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How to read your modem & router lights

Let’s face it — experiencing an internet outage can be frustrating, especially if you don’t know what’s causing the problem. Instead of staring at all those blinking modem and router lights with confusion, learn how to interpret the problem and get your service up and running as quickly as possible.

Modems and routers – The basics

If you subscribe to a cable or DSL internet service, your modem will act as a bridge to connect your cable service directly to your computer or your wireless router.

Your router, on the other hand, works to connect one computer network to another. The most common router for the casual consumer is the wireless router. The wireless router basically functions as a connection point to transmit your wired computer network to your wireless network.

All modems and routers have a series of lights that are designed to provide you with information regarding your internet connection. While most brands provide lights for similar purposes, every device will have a slightly different lighting configuration.

When your internet is working properly, take a minute to jot down exactly what your modem and router lights are doing. Write down the color of the lights, whether or not they’re flashing, how fast they’re flashing and if any of the lights are off. With this information on hand, the instant your internet stops working, you’ll be able to tell if there’s something amiss that the router or modem is trying to communicate. When writing this information down, make sure you check the back of the device as well to see if there are lights that display in the back.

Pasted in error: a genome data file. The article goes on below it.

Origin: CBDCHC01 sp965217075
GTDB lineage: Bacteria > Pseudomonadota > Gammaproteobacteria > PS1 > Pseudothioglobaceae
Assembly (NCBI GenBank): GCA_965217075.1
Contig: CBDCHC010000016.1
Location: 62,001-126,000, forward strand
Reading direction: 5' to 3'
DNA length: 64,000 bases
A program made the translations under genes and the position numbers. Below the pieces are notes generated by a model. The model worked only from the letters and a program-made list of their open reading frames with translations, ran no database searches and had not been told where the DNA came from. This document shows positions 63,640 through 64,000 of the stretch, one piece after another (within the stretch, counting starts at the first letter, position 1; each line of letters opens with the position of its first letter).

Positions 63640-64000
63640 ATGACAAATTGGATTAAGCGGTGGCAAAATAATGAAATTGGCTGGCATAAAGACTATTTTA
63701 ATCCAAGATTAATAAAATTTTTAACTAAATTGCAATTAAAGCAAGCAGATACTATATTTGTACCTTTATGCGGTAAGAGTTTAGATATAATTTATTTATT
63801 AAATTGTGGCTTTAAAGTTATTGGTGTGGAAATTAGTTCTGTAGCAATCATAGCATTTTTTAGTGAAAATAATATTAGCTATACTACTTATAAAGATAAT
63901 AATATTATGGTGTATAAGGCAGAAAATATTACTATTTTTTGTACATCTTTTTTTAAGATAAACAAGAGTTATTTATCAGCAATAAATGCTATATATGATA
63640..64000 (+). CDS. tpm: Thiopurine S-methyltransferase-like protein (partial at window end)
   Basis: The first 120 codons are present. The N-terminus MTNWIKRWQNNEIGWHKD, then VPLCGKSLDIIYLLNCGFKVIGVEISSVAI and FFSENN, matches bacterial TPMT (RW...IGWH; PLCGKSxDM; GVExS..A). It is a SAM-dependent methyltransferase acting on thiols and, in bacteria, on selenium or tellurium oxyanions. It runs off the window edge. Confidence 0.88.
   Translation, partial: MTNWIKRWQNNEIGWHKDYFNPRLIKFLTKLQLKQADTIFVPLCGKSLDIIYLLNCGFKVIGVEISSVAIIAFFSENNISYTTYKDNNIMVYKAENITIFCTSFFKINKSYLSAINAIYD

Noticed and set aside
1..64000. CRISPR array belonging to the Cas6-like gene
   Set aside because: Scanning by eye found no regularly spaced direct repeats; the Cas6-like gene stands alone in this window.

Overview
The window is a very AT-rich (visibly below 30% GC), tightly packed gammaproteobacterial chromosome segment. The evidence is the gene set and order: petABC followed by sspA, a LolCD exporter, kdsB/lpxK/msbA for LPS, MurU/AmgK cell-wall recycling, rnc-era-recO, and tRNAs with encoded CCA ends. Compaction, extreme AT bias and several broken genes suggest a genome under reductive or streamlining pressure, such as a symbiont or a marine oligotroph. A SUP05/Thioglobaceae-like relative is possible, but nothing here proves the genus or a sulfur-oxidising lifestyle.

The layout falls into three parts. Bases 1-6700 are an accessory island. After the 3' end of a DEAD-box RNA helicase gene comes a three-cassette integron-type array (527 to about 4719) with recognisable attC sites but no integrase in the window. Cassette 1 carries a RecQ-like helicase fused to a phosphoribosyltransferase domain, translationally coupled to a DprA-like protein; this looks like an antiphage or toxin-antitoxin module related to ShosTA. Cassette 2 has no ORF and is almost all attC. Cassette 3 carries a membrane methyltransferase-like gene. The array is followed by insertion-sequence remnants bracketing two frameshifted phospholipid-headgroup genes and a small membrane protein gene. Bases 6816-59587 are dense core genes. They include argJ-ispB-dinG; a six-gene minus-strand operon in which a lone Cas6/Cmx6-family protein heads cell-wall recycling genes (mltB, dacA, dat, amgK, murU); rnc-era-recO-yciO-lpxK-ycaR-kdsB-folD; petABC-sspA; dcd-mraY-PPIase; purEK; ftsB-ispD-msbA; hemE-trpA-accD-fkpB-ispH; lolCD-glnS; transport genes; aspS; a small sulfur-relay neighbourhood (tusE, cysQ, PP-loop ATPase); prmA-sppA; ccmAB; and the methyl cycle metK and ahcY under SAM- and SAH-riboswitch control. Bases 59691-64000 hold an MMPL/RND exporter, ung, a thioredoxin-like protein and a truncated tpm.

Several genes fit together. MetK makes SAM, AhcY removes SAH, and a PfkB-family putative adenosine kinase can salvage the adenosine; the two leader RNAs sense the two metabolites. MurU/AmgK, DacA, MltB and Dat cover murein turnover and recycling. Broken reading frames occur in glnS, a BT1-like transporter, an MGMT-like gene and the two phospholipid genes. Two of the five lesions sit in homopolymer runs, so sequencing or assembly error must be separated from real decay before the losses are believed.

Understanding the lights

Whether you’re using a modem, a router or a combination of the two, the lights will provide you with certain information regarding your internet connection. Most devices will communicate the following information, although it’s important to check your user manual to verify how the lights are supposed to display on your device:

  • Power — the power light simply lets you know that the modem or router is plugged into a power source. When working properly, your power light should display a steady light.
  • PC (USB or eNet) — In addition to a power source, your modem needs to be connected to a PC or a wireless router to be able to transmit data. Similarly, your wireless router needs to be connected to a modem. The PC light will remain on and steady when this connection is established.
  • Receive & send (Sync) — These lights will flash as the modem or router tries to lock into an internet source or frequency. When a viable frequency has been found, the light or lights will usually stop flashing and remain on.
  • Online (Ready) — After confirming upstream and downstream frequencies, the online light will begin to flash as the modem acquires an IP address. When this occurs, you’re officially online. Depending on your device, the light may emit a steady or flashing light when working properly.
  • Activity (Data) — The activity light will flash as your network sends or receives data.

If you have different lights than the ones listed here, make sure you consult with your manual or an online resource to confirm their purpose.

More home networking tips

How to set up WiFi in your home
How to set up your printer to print wirelessly
How to choose an Internet Service Provider

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